Controlling or influencing an insolvency proceeding by sitting on a creditors’ committee or holding secured debt brings substantial leverage but also responsibility. Committees and debt holders may be privy to financial information, takeover offers, earnings announcements and other developments that affect the debtor’s value prior to public disclosure. Funds will therefore have to institute blocking systems to prevent inside information from being disseminated to their trading divisions or be precluded from trading in these assets. This type of information can preclude the purchase of public debt at a time when a fund might want to increase its position to better control the debtor.
Other aspects of risk involve fiduciary obligations to other creditors and the necessity of separating the management of different levels of claims. While administrative perils exist due to conflicts, the greater threat is the subordination of a superior claim as a result of wrongful or simply injudicious conduct. Thus, while profits in trading and managing these claims may be considerable, the risks are also substantial.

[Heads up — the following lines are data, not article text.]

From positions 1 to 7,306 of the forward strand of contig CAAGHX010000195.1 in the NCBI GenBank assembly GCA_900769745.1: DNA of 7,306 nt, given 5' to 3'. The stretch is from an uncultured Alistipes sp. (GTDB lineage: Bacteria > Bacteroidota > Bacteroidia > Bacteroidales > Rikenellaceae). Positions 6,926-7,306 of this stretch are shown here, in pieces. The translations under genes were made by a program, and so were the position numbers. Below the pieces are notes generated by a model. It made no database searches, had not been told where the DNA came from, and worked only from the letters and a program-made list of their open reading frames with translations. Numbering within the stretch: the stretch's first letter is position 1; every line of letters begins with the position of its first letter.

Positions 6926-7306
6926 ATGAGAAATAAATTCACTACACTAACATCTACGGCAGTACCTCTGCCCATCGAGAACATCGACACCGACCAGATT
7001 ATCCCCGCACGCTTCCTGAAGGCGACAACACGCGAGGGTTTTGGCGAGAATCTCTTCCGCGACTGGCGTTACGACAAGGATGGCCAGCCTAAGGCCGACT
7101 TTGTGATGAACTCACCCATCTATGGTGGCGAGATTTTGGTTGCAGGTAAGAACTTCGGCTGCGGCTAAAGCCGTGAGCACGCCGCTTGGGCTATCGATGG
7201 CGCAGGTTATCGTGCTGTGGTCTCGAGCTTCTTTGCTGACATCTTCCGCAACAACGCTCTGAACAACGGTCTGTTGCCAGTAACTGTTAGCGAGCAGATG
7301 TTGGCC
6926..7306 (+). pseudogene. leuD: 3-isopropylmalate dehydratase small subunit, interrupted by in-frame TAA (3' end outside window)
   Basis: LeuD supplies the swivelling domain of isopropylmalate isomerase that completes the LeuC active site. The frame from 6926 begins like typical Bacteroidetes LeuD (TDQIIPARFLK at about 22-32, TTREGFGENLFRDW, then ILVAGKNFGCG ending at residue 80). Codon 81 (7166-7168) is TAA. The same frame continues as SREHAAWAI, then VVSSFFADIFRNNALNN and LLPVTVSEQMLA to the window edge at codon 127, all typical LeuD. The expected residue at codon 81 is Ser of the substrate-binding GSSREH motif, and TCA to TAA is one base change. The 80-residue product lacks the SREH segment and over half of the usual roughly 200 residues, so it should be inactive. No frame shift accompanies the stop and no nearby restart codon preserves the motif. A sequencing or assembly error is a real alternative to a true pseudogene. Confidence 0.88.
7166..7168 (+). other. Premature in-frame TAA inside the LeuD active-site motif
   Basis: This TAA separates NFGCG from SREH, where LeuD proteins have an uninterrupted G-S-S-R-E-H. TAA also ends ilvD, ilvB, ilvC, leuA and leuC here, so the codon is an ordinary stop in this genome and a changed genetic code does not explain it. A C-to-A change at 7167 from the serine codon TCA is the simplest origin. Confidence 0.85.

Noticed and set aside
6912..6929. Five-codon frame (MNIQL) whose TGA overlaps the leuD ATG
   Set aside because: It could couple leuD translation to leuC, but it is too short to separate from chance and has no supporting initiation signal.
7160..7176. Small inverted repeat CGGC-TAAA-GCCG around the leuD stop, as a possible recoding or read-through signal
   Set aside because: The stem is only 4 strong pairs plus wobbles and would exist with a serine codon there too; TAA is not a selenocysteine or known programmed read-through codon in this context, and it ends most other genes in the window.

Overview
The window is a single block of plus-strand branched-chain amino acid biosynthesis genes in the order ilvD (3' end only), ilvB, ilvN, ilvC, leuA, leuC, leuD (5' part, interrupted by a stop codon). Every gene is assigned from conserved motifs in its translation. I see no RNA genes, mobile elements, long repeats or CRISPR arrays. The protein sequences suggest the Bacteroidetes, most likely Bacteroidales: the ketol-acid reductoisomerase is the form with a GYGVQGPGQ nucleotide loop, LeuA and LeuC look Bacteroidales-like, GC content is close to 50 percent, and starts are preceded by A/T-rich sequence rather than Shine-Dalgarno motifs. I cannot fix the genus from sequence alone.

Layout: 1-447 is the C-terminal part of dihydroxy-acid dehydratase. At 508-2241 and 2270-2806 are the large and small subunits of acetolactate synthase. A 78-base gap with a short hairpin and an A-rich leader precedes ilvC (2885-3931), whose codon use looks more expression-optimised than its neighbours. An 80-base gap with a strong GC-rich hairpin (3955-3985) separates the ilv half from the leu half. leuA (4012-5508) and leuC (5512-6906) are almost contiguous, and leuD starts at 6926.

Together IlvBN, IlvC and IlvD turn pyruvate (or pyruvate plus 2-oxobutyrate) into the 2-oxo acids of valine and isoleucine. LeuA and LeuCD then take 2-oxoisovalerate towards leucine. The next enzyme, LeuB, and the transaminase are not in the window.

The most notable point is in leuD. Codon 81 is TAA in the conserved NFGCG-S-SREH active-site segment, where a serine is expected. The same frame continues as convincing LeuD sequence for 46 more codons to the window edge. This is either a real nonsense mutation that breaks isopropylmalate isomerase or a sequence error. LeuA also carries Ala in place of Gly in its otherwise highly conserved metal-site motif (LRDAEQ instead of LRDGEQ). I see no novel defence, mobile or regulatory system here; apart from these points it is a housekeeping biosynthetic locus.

Insolvency systems exist to promote the effective reorganisation of companies that can return to profitability and to provide an orderly liquidation for those that cannot. In contrast, investment funds exist to create profits for their fund investors. While these goals are not necessarily mutually exclusive, these divergent interests can cause substantial friction in an insolvency. The influx of hedge fund and private equity money into the restructuring arena, both in the United States and in Europe, is having a profound effect on the manner in which claims are traded and restructurings proceed. It provides an exit strategy for incumbent institutions, liquidity for debtors and an opportunity for the yields funds require, but it also adds levels of complexity to an already complicated process. An awareness of the disparate agendas of the constituents, along with an understanding of the substantial regulation in the restructuring and insolvency process, is paramount to success.